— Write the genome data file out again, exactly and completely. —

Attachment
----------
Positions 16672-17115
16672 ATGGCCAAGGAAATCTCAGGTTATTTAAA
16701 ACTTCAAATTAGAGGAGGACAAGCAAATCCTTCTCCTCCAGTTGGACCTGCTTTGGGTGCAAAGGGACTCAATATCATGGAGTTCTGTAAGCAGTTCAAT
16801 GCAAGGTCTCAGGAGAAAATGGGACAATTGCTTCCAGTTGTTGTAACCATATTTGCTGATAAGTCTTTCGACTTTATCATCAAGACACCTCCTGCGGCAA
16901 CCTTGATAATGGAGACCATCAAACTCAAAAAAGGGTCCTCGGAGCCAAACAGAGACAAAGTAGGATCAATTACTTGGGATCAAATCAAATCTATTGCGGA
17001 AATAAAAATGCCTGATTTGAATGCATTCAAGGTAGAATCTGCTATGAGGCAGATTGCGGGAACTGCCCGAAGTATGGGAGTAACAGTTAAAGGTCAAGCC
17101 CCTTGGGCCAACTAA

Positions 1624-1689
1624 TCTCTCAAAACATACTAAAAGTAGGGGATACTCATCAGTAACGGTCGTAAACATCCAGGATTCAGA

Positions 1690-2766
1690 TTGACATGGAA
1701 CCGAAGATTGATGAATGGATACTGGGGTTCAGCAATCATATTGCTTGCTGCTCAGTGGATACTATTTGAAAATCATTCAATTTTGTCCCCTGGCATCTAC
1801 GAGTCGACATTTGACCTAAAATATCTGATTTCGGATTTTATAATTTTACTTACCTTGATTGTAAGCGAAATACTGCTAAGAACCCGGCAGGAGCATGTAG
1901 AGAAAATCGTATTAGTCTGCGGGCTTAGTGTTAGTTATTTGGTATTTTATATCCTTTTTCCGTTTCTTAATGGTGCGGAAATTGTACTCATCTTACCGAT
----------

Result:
Positions 16672-17115
16672 ATGGCCAAGGAAATCTCAGGTTATTTAAA
16701 ACTTCAAATTAGAGGAGGACAAGCAAATCCTTCTCCTCCAGTTGGACCTGCTTTGGGTGCAAAGGGACTCAATATCATGGAGTTCTGTAAGCAGTTCAAT
16801 GCAAGGTCTCAGGAGAAAATGGGACAATTGCTTCCAGTTGTTGTAACCATATTTGCTGATAAGTCTTTCGACTTTATCATCAAGACACCTCCTGCGGCAA
16901 CCTTGATAATGGAGACCATCAAACTCAAAAAAGGGTCCTCGGAGCCAAACAGAGACAAAGTAGGATCAATTACTTGGGATCAAATCAAATCTATTGCGGA
17001 AATAAAAATGCCTGATTTGAATGCATTCAAGGTAGAATCTGCTATGAGGCAGATTGCGGGAACTGCCCGAAGTATGGGAGTAACAGTTAAAGGTCAAGCC
17101 CCTTGGGCCAACTAA

Positions 1624-1689
1624 TCTCTCAAAACATACTAAAAGTAGGGGATACTCATCAGTAACGGTCGTAAACATCCAGGATTCAGA

Positions 1690-2766
1690 TTGACATGGAA
1701 CCGAAGATTGATGAATGGATACTGGGGTTCAGCAATCATATTGCTTGCTGCTCAGTGGATACTATTTGAAAATCATTCAATTTTGTCCCCTGGCATCTAC
1801 GAGTCGACATTTGACCTAAAATATCTGATTTCGGATTTTATAATTTTACTTACCTTGATTGTAAGCGAAATACTGCTAAGAACCCGGCAGGAGCATGTAG
1901 AGAAAATCGTATTAGTCTGCGGGCTTAGTGTTAGTTATTTGGTATTTTATATCCTTTTTCCGTTTCTTAATGGTGCGGAAATTGTACTCATCTTACCGAT